Retinopathy of prematurity (ROP) continues to be an ongoing challenge for both ophthalmologists and neonatologists and remains a significant threat to vision for extremely premature infants despite the availability of therapeutic modalities. It remains a leading cause of morbidity despite, (and interestingly) as well as because of, advances in neonatal care, which have improved survival rates of at-risk infants born prematurely. Many controlled clinical trials have shown that application of therapies at the appropriate time is essential to successful outcomes in premature infants affected by ROP.
Bedside examination of these babies with an binocular indirect ophthalmoscopy has been the standard technique for diagnosis and monitoring of ROP. However, implementation of routine use of this screening method for at-risk premature infants has been a challenge, which includes scarcity of trained ophthalmologists in some areas as well as the remote location of some Neonatal Intensive Care Units (NICUs).
Modern technology, including the development of wide-angle ocular digital fundus photography, coupled with the ability to send digital images electronically to remote locations, has led to the development of telemedicine-based remote digital fundus imaging evaluation (and capture) techniques. These techniques have the potential to allow the diagnosis and monitoring of ROP to occur in lieu of the necessity for some repeated on-site examinations in NICUs.
Although there is an ongoing need for screening for ROP, reimbursement issues, liability concerns, and the complexities associated with coordinating ROP services are possibly resulting in insufficient numbers of qualified ophthalmologists willing to provide screening for infants at risk for developing ROP. Although malpractice claims against ophthalmologists and neonatologists for failure of diagnosis or mismanagement of ROP are relatively uncommon, awards can be extremely high because of the age of the patients involved and the severity of visual disability that may occur.
Approximately 9% of infants with high-risk prethreshold ROP will have an unfavorable structural outcome despite timely treatment, which compounds the problem. In addition, decentralization of neonatal care to community hospitals offering higher level NICUs for premature neonates requires ophthalmologists to service one or more facilities with a small number of infants requiring care in these units. The duty of the ophthalmologist providing ROP evaluation services to coordinate and track ongoing care is complex. Lastly, reimbursement may be inadequate to address the liability, travel, and tracking aspects of ROP care.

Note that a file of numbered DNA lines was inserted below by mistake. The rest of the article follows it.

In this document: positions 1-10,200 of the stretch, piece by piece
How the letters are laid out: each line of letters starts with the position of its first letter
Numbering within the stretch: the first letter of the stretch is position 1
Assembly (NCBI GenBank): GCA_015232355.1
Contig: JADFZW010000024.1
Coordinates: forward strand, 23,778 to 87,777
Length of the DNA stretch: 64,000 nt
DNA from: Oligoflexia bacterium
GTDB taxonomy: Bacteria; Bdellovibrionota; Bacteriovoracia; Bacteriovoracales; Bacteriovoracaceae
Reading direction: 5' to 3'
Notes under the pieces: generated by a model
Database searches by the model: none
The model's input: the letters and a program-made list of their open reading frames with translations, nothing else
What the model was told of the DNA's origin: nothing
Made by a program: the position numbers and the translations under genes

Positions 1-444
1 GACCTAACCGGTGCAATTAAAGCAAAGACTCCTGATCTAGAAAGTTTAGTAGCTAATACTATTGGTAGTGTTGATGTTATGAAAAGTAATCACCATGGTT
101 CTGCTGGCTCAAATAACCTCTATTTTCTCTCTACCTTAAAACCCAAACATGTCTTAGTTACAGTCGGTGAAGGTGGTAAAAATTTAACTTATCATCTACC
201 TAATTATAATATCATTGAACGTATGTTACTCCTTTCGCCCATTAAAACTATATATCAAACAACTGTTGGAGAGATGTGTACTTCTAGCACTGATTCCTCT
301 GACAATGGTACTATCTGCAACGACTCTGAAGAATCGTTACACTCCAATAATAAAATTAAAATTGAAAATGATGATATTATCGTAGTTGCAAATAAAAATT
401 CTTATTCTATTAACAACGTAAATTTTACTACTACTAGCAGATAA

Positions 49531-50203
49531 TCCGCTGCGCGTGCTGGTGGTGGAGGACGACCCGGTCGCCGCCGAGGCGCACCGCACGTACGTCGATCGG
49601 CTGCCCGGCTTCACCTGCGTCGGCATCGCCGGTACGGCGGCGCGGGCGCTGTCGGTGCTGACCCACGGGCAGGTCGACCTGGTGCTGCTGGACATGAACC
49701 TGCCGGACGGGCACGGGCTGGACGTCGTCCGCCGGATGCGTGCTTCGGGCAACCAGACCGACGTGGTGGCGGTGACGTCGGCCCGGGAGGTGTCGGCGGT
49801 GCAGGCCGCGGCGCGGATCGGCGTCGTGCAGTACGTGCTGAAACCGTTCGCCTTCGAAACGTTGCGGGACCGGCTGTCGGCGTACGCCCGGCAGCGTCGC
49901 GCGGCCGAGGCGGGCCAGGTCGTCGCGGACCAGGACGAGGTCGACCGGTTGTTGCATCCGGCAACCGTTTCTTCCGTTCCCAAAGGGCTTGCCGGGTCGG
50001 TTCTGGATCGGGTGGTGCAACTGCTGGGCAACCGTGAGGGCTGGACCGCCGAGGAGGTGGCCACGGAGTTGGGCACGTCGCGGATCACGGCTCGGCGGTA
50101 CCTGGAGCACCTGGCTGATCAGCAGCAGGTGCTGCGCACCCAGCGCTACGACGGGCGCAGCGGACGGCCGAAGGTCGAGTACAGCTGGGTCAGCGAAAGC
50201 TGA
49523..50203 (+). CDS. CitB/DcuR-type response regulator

Walter M. Fierson, MD, and Antonio Capone, Jr, MD reviewed the literature on the success of telemedicine-based remote digital fundus imaging and found it does not eliminate the need for binocular indirect ophthalmoscopy but can expand options for treatment and improve outcomes for some at-risk patients. Their findings were published online in Pediatrics, with some of the details mentioned below.
The researchers outlined some considerations in using telemedicine. Advantages include the ability to integrate it into electronic health records, increase the number of infants evaluated, improve patient and staff education about ROP, and extend the expertise of ROP experts.
Disadvantages include the cost and the fact that the telemedicine systems collect considerably less information than is required to fully stage the extent of ROP on the basis of the International Classification of Retinopathy of Prematurity consensus statement. Detractors cite the difficulty in imaging the retinal periphery, problems with image quality in certain circumstances (eyes with poor dilation, media haze, or dark fundus pigmentation), and variations in interpretations of images even among highly skilled clinicians.
Considerations should include costs for a digital fundus camera system, image management software, training for nursing teams, and an ophthalmologist with expertise in ROP.
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